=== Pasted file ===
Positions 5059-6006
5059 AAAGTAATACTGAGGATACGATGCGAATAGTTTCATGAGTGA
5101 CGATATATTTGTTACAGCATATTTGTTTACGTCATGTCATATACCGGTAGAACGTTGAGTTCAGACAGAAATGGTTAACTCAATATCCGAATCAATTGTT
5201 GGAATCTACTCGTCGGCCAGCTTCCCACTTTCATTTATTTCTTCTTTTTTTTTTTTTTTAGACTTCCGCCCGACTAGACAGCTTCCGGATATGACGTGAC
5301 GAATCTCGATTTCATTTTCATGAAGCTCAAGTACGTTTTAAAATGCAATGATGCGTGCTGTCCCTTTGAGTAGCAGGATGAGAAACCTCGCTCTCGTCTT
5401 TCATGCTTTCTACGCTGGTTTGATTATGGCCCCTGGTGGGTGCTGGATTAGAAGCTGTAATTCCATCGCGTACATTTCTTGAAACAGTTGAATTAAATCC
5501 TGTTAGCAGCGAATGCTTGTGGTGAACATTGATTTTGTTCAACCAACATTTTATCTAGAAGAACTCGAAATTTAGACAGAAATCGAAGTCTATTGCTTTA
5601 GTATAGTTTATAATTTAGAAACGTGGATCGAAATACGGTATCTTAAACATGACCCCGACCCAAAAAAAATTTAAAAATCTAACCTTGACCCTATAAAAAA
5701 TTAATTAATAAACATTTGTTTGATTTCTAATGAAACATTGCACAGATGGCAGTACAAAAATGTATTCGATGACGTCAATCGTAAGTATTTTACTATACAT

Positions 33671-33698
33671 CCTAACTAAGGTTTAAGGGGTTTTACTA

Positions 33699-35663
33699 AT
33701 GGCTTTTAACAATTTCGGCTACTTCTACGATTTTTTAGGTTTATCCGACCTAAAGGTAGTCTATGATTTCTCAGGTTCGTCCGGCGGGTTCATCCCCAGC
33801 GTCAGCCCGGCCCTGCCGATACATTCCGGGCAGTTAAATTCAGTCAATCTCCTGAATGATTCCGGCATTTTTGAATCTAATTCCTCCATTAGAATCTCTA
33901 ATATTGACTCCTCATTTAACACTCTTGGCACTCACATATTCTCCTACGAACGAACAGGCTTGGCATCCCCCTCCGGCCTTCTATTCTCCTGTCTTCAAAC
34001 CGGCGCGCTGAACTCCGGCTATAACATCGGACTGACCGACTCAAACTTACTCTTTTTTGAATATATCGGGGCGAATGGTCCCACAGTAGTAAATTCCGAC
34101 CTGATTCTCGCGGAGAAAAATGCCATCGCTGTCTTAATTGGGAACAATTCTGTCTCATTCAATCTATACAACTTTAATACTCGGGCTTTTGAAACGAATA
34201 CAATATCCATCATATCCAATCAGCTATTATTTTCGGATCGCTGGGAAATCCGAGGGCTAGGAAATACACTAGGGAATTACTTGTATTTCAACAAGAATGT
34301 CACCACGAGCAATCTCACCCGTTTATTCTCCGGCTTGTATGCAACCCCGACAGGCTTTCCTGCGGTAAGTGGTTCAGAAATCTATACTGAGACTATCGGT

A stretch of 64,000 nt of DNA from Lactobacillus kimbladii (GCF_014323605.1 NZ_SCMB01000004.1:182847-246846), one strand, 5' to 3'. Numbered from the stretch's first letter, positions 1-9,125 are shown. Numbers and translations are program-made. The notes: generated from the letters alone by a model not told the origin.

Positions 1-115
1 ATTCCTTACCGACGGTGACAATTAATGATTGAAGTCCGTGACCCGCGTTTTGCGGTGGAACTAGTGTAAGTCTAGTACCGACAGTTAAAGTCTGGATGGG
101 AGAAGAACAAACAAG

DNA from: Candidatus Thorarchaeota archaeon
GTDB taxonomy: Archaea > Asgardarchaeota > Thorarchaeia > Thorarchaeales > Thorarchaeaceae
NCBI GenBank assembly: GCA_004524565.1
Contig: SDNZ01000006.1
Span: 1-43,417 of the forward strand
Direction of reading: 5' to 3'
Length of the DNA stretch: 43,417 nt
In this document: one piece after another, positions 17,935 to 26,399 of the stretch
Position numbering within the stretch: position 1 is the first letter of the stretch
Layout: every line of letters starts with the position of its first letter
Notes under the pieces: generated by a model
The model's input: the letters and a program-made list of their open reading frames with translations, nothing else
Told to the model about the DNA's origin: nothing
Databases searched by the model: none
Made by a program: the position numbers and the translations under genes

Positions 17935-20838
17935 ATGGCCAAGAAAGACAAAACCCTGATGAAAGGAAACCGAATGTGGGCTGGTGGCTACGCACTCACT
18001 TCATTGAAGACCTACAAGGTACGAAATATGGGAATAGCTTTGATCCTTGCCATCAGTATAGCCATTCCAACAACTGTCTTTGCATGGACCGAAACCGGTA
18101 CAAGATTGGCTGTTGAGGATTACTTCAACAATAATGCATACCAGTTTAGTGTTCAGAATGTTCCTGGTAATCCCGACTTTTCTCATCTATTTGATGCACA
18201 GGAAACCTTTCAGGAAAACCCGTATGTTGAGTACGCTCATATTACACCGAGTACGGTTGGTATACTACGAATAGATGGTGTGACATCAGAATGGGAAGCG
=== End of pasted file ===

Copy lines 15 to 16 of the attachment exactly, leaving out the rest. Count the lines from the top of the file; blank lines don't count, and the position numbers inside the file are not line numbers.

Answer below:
33801 GTCAGCCCGGCCCTGCCGATACATTCCGGGCAGTTAAATTCAGTCAATCTCCTGAATGATTCCGGCATTTTTGAATCTAATTCCTCCATTAGAATCTCTA
33901 ATATTGACTCCTCATTTAACACTCTTGGCACTCACATATTCTCCTACGAACGAACAGGCTTGGCATCCCCCTCCGGCCTTCTATTCTCCTGTCTTCAAAC